CLIVE, Iowa – Former President Donald Trump – days after being heavily criticized by a leading anti-abortion group – spotlighted his past and potentially future efforts to restrict abortions, as he addressed an influential crowd of social conservative leaders and activists in Iowa, the state that leads off the GOP presidential nominating calendar.
Trump touted that he was “the most pro-life president in American history” and “took historic action to protect the unborn,” as he spoke live – but remotely – to a room of over 1,100 people attending a major gathering of the Iowa Faith and Freedom Coalition.
The former president showcased his “monumental victories for faith, for family, for freedom, and for life. Together we achieved more for our values than any administration in the history of our country, and it’s not even close. I appointed over 300 judges who filled the federal bench with pro-constitutional warriors who interpret the laws as written.”
And he pointed to the three justices he appointed to the Supreme Court who “delivered a landmark victory for protecting innocent life.”
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Trump was referring to the blockbuster move last June by the Supreme Court’s conservative majority to overturn the landmark nearly half-century-old Roe v. Wade ruling, which allowed for legalized abortions nationwide. The decision by the high court moved the divisive issue of abortion back to the states.
The abortion comments by the former president were noteworthy because has often addressed this issue as he runs a third straight time for the White House.
But his position – reiterated this week by his campaign – that in the wake of last year’s high court ruling the issue of abortion restrictions should be left up to the states drew a sharp rebuke Thursday by Susan B. Anthony Pro-Life America, a top abortion group, which called Trump’s comments a “morally indefensible position for a self-proclaimed pro-life presidential candidate.”
The group said it will not support any White House candidate who does back – at a minimum – a 15-week federal abortion ban. Republican Sen. Lindsey Graham of South Carolina – a strong Trump supporter in the Senate – last year in the wake of the Supreme Court ruling proposed a 15-week federal ban on abortions.
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Trump, in his comments, didn’t say whether he’d support a national ban. Instead, he only emphasized that “I will continue to stand strong against the extreme late-term abortionists in the Democrat Party who believe in abortion on demand in the ninth month of pregnancy.”
But Trump did win applause from the audience as he touted that he “was the first president to attend – as you know – the march for life rally in Washington D.C.”
Former Vice President Mike Pence, speaking in person to the crowd in suburban Des Moines ahead of Trump, used part of his address to celebrate the Trump-Pence administration’s efforts to limit abortions.
But a couple of hours earlier, speaking with reporters, Pence seemed to critique his former running mate on the issue of abortion.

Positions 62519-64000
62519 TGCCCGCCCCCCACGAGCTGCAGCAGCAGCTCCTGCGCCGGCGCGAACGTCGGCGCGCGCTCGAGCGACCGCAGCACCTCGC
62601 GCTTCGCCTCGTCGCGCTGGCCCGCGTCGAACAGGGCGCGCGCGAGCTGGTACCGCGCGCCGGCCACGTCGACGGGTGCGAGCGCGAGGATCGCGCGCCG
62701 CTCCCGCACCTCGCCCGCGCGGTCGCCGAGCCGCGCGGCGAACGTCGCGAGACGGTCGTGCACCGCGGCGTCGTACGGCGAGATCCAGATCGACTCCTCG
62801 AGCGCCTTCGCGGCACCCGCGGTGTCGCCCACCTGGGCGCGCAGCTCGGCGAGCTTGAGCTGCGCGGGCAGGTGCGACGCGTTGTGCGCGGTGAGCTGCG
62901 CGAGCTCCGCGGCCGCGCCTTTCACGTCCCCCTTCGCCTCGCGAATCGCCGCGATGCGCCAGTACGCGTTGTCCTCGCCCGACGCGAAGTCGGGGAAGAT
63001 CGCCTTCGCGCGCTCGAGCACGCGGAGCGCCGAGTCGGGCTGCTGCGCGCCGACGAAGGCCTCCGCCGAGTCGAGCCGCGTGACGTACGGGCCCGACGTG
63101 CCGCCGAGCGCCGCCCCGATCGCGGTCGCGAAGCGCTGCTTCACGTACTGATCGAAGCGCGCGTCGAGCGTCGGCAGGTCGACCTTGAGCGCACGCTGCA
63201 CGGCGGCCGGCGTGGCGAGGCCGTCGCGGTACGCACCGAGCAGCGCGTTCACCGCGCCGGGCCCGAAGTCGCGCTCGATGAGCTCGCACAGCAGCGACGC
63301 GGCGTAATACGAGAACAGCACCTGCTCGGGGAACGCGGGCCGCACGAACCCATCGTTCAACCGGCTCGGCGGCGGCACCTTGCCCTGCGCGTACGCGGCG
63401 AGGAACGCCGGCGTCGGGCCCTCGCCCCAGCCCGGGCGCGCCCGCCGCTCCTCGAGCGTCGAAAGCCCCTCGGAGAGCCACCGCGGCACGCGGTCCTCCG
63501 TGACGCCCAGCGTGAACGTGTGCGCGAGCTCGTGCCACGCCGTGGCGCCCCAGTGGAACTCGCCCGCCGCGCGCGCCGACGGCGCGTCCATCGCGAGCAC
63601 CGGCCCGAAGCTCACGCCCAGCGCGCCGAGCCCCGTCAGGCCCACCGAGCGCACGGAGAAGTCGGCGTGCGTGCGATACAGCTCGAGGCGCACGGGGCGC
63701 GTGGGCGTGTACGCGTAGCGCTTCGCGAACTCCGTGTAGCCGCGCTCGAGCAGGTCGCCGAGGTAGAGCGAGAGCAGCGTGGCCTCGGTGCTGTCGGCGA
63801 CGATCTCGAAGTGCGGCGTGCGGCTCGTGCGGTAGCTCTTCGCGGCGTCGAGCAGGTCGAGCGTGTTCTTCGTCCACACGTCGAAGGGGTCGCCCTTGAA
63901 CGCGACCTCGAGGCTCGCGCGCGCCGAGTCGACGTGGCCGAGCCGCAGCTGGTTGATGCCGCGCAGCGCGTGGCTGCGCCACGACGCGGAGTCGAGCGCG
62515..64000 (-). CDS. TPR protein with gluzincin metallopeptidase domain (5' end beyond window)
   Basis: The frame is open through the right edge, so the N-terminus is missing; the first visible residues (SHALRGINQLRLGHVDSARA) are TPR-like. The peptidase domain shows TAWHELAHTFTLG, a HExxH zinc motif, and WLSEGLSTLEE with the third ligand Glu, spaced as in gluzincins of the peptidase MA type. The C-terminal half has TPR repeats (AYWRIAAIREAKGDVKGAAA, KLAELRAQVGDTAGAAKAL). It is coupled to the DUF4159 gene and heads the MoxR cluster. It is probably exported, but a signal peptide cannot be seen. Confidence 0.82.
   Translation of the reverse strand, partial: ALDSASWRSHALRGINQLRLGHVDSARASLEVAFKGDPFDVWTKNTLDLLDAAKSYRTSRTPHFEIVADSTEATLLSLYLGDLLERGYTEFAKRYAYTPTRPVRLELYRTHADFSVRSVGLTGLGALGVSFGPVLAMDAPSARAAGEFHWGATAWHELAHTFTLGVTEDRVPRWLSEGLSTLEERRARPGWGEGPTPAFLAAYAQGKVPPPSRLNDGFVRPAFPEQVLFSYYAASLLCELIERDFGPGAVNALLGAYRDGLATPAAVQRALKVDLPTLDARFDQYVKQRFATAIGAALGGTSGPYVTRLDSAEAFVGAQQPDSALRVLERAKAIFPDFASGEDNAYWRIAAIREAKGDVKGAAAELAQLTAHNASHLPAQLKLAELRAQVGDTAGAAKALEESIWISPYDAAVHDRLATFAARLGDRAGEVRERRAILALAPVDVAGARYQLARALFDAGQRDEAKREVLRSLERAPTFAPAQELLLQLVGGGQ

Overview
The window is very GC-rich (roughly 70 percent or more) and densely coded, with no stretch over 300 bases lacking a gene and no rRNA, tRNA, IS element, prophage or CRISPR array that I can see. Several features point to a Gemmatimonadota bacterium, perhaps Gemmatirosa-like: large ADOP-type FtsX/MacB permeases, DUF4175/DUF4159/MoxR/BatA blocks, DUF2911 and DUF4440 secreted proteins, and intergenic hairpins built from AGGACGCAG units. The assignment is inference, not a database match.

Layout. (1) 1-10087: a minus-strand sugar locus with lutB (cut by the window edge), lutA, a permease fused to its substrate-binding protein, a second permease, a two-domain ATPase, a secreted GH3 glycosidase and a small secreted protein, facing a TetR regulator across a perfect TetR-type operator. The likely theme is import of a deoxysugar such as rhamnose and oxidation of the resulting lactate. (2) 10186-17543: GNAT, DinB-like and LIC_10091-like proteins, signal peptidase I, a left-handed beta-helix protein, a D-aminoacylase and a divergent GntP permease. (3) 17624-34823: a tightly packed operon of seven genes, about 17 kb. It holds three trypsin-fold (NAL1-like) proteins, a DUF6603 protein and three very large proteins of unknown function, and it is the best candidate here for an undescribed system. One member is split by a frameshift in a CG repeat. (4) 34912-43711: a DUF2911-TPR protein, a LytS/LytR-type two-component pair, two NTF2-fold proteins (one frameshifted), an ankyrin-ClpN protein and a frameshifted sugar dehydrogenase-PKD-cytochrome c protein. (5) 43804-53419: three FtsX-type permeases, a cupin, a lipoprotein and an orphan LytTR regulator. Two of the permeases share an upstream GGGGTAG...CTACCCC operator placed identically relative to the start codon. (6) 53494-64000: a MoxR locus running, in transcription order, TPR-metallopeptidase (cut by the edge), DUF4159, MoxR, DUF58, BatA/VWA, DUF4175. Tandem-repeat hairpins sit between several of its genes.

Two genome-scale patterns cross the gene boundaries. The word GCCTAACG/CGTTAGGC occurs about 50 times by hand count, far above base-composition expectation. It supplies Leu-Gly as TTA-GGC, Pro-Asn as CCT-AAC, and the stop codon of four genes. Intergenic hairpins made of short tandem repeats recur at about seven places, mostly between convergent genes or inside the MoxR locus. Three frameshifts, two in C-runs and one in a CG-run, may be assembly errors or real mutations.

Asked by Fox News if Trump wasn’t being muscular enough in pushing for a federal abortion ban, Pence said “I think that would be for other people to say.”
But the former vice president quickly noted his differences with Trump on the issue, saying that last year’s Supreme Court ruling “did not mean that it’s a state’s only issue. All it meant was that states now have the ability to craft legislation that protects the unborn.”
“I also hold to the view that Americans want to see leaders at both ends of Pennsylvania Ave. who will stand for the sanctity of life,” Pence emphasized. “We’ve got an incredible and historic opportunity to advance the cause of life.”
And he reiterated his backing of a federal abortion ban, saying “I’ll support any effort to support the sanctity of life to the center of American law.”
Pence has made numerous trips to Iowa the past two years, as he moves towards launching a presidential campaign. He said recently that he’ll have a 2024 decision in weeks and told Fox News on Saturday night that “I’ll keep you posted if I’m going to be spending a lot more time in Iowa.”
Sen. Tim Scott of South Carolina, who recently launched a presidential exploratory campaign, also addressed the crowd, as did former two-term Arkansas Gov. Asa Hutchinson, who’s scheduled to launch his 2024 presidential campaign on Wednesday in his home state. But Hutchinson, apparently not waiting for his formal announcement, told the crowd that “I can stand here today and say that I am a candidate for president in 2024.”
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Three other declared candidates – entrepreneur, best-selling author and conservative commentator Vivek Ramaswamy of Ohio, conservative radio talk show host and former California gubernatorial candidate Larry Elder, and Michigan businessman Perry Johnson, gave speeches at the event, as did former Rep. Will Hurd of Texas, who’s also mulling a Republican White House run.
Republican presidential candidate and former ambassador and former South Carolina Gov. Nikki Haley did not attend the event. Nor did Florida Gov. Ron DeSantis, who remains on the 2024 sidelines but is expected to launch a presidential campaign after the conclusion next month of his state’s legislative session.